“Filling the News Gap” commemorates the 25th anniversary of Cambridge Community Television. The event is presented in memory of Karen Klinger, a correspondent with CCTV’s NeighborMedia program and community activist who died in December after a six-month battle with cancer. Karen was in the original group of NeighborMedia journalists chosen in 2007. She focused on her neighborhood, Porter Square, particularly on issues related to development, safety and cleanliness. The community looked to her to cover vital issues in Cambridge. Karen was one of very few professional journalists in NeighborMedia, and brought a fierce commitment to the journalistic principles that guided her career. Her efforts to ensure journalistic integrity have had a profound impact on the structure of the NeighborMedia program.

Please visit the event’s Eventbrite page for additional information and to register for the event.

HLS Students: Clinical Registration April 3rd – April 5th

Clinical enrollment for the Fall 2013 and Winter and Spring 2014 terms opens Wednesday, April 3, 2013 at 9:00 am and closes Friday, April 5, 2013 at 12:00 pm.  More details about clinical registration from the Office of Clinical and Pro Bono Programs is available here.  Students wishing to enroll in the Cyberlaw Clinic must take any one of several HLS courses prior to or concurrently with their enrollment. The list of courses for 2013-2014 is still being finalized, but the following are confirmed:

  • Communications and Internet Law and Policy;
  • Controlling Cyberspace;
  • Copyright;
  • Cybercrime;
  • Cyberlaw and Intellectual Property: Advanced Problem Solving Workshop;
  • Ideas for a Better Internet;
  • Intellectual Property in the Digital Environment;
  • Music and Digital Media;
  • Practical Lawyering in Cyberspace; and
  • Trademark.

Students should also feel free to contact the Cyberlaw Clinic staff with any questions:

The Cyberlaw Clinic, based at Harvard’s Berkman Center for Internet & Society, engages Harvard Law School students in a wide range of real-world litigation, licensing, client counseling, advocacy, and legislative projects and cases, covering a broad spectrum of Internet, new technology, and intellectual property legal issues.  The Clinic was the first of its kind, and it continues its tradition of innovation in its areas of practice.  Among many other areas, the scope of the Clinic’s work includes counseling and legal guidance regarding complex open access, digital copyright, and fair use issues; litigation, amicus filings, and other advocacy to protect online speech and anonymity; legal resources and advice for citizen journalists; licensing and contract advice, especially regarding Creative Commons and other “open” licenses; patent reexamination requests for overly broad technology patents; and guidance and amicus advocacy for effective but balanced protection of children in the areas of social networking, child pornography, and online exploitation.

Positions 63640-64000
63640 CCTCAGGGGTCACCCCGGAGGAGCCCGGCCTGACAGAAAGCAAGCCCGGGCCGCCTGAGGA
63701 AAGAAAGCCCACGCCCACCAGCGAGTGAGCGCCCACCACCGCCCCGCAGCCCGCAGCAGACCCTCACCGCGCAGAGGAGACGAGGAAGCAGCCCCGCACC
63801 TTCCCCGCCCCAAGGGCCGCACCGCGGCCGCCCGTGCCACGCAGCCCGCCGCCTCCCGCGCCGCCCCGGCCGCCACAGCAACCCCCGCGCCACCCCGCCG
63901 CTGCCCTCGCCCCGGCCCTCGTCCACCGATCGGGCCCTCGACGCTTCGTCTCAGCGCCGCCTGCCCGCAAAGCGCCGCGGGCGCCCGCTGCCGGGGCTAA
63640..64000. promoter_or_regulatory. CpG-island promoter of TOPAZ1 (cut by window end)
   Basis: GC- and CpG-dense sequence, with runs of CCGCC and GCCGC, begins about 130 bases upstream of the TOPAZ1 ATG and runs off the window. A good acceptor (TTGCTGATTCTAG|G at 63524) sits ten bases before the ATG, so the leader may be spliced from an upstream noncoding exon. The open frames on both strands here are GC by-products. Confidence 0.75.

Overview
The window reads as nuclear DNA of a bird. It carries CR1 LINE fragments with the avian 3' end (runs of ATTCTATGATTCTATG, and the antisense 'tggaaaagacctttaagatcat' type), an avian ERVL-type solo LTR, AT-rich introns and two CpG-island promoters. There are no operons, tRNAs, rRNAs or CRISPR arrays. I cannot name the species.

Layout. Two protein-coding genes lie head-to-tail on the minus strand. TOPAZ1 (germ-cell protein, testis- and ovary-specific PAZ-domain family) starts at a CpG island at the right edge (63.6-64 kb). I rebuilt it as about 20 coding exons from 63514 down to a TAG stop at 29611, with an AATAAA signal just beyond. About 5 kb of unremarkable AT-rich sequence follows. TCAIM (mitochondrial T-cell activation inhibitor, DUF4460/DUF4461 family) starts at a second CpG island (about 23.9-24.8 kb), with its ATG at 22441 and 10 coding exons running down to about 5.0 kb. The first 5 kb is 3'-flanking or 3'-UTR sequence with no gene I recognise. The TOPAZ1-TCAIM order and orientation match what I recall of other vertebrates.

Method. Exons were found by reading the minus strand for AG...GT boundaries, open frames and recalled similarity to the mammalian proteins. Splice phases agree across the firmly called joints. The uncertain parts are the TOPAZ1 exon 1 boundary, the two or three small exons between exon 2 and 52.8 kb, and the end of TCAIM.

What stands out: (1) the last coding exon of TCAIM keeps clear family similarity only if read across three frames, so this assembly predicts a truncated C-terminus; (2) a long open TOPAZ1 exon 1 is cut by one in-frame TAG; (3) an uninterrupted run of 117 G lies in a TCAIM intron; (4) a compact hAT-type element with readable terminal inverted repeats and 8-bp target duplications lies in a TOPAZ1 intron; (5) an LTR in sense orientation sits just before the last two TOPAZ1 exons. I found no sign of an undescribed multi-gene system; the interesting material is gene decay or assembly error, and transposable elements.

Patent Litigation: Teaching Technology to Judges and Juries

The Cyberlaw Clinic, along with the Harvard Journal of Law & Technology and Cooley LLP, will present a talk by Cooley partner Heidi Keefe on Tuesday April 2, 2013, from 12:00pm – 1:00 pm in WCC 2004 at Harvard Law School.  The talk concerns patent litigation and the challenges of teaching complex technological concepts to judges and juries at trial.

Heidi Keefe tried Facebook’s first patent dispute in July 2011 in Delaware and has continued to represent Facebook, including in its recent dispute with Yahoo. In addition to teaching Facebook’s technology in the court- room, Heidi has tried patent cases on behalf of medical device companies, audio chip manufacturers and other software companies (including Microsoft and eBay).

Lunch will be served.

Fee Award in ACLU v. Alvarez

Ars Technica and The Chicago Sun Times report on developments in ACLU v. Alvarez, a case out of the Northern District of Illinois that concerns applicability of the Illinois Eavesdropping Act to audio recordings of police officers carrying out their official duties in public places.  The American Civil Liberties Union of Illinois filed the case against Cook County State’s Attorney Anita Alvarez, requesting injunctive relief to prohibit enforcement of the Act in connection with a planned ACLU program to promote police accountability.  The Seventh Circuit ruled in favor of the ACLU in May 2012, and the district court has now approved an award of costs and fees totaling  $645,549.

As described by the Seventh Circuit in its decision last year, the Act generally prohibited the use of eavesdropping devices to hear or record oral conversations without consent.  It was amended in 1994 to provide that it applied to “any oral communication between 2 or more persons regardless of whether one or more of the parties intended their communication to be of a private nature under circumstances justifying that expectation.” ACLU v. Alvarez, 679 F.3d 583 (7th Cir. 2012) (citing Ill. Pub. Act 88-677 (1994) (codified at 720 ILL. COMP. STAT. 5/14-1(d))) (emphasis added).  The ACLU challenged the constitutionality of the Act under the First Amendment, and the Seventh Circuit agreed that the Act caused cognizable First Amendment harm:

Unlike the federal wiretapping statute and the eavesdropping laws of most other states, the gravamen of the Illinois eavesdropping offense is not the secret interception or surreptitious recording of a private communication. Instead, the statute sweeps much more broadly, banning all audio recording of any oral communication absent consent of the parties regardless of whether the communication is or was intended to be private. The expansive reach of this statute is hard to reconcile with basic speech and press freedoms.